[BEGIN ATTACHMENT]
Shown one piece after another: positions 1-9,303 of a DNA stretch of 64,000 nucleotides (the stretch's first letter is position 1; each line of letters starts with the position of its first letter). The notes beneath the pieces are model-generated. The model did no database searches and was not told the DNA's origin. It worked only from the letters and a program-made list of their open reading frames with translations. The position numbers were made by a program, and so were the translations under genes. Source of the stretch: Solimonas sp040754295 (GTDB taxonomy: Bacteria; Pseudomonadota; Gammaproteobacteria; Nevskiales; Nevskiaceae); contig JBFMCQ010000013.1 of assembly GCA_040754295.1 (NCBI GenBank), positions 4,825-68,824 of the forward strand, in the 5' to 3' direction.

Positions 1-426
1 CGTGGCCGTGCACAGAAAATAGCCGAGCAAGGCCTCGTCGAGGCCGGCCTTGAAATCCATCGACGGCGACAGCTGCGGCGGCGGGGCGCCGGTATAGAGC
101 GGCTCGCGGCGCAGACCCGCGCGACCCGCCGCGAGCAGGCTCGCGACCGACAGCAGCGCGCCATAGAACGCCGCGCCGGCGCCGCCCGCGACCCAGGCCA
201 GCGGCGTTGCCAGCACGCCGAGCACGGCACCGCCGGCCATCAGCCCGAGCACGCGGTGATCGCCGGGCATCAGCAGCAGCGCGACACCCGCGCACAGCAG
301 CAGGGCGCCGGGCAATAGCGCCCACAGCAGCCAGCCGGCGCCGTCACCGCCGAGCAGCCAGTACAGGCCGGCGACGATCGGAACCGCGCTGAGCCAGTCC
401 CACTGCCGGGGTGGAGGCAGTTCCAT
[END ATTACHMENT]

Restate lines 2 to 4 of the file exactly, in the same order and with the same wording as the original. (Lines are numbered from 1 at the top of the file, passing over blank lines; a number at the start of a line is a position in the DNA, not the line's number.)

Positions 1-426
1 CGTGGCCGTGCACAGAAAATAGCCGAGCAAGGCCTCGTCGAGGCCGGCCTTGAAATCCATCGACGGCGACAGCTGCGGCGGCGGGGCGCCGGTATAGAGC
101 GGCTCGCGGCGCAGACCCGCGCGACCCGCCGCGAGCAGGCTCGCGACCGACAGCAGCGCGCCATAGAACGCCGCGCCGGCGCCGCCCGCGACCCAGGCCA